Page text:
Thursday, 10 May 2012

Metal Detecting Under the Microscope: the Chortling Finder of Lots

We were talking the other day about the rate artefact hunters in Britain are reporting their finds to the PAS and Mr Pett of the British Museum (though he has yet to come up with any of his own) was doubting the figures used by the Heritage Action Erosion Counter, considering it very unlikely that artefact hunters are finding so many things. Here's a jolly little video by a guy called Ged Dodd which shows a table-full of artefacts all found within twelve months by one metal detectorist. While I do not claim that all (indeed many) of these objects are PAS-recordable, I put it up as an indicator of the sort of finds rates these people can achieve. If Mr Happy Peace-Haven had a Roman villa or Deserted Medieval Village on one of his farms, the finds would be of a different order.

Metal Detecting UK (309) XP Deus - Twelve Months of my Bronze Finds (Posted on You Tube by Peace Havens)

Note the "human buckles" and the polishing of the coins... 


PeaceHavens said...

Do you realise that Ged Dodd started a project in 2013 which has lead to the largest collection and identification of Russian flax and hemp bale seals on the planet .. he now assists every museum and Finds Liaison Officer to identify these very important artifacts from the Industrial Revolution .. see the PeaceHavens Project, the existence of which was beyond the capabilities of normal archeology .. and which makes you out to be a bit of a toffee nosed idiot .. .. see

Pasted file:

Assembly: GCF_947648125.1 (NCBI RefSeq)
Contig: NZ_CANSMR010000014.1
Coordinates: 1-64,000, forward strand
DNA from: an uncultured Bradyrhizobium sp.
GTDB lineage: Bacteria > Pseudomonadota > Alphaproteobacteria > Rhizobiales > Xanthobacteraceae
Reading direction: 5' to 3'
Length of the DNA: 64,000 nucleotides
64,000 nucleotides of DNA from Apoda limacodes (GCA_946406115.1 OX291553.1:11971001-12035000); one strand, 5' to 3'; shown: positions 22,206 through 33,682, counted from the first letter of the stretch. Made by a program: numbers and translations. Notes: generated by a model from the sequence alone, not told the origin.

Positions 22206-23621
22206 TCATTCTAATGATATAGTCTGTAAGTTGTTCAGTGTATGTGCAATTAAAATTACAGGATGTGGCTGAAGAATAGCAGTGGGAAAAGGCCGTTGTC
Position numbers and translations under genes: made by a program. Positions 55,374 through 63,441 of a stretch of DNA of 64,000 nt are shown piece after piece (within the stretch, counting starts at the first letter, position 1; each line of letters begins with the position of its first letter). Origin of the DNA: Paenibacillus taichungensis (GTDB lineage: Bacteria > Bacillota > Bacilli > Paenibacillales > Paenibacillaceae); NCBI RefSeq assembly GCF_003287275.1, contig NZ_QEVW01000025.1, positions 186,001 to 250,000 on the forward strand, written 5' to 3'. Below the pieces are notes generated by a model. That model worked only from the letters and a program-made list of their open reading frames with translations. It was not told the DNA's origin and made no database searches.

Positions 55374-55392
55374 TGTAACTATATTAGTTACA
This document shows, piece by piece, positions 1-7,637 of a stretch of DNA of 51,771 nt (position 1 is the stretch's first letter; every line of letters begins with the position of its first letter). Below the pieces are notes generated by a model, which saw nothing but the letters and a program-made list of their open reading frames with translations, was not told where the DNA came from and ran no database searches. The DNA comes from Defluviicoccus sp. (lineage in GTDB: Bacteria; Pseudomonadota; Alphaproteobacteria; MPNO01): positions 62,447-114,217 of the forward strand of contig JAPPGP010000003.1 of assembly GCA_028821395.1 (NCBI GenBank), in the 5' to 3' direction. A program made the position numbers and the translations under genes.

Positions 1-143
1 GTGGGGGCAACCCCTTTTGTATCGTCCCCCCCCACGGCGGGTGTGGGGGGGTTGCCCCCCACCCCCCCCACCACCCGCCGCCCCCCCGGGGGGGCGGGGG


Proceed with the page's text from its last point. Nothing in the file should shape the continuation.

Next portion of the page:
Happy 2016

Paul Barford said...

"Peacehavens" of course being Mr Dodd's own pseudonym... Yes I know about his bales, but that is not the point being made.

His link does not work, so we cannot check just how familiar Mr Dodd is with the Russian language literature on the subject - so his proud claim to know more about this stuff than the Russians cannot be verified.

Readers can look at the video here and decide for themselves who comes over as the idiot -

I defy Mr Dodd to "write the history of the individual mills" from these decontexctualised objects, used alone. Show us what you can do with this material.

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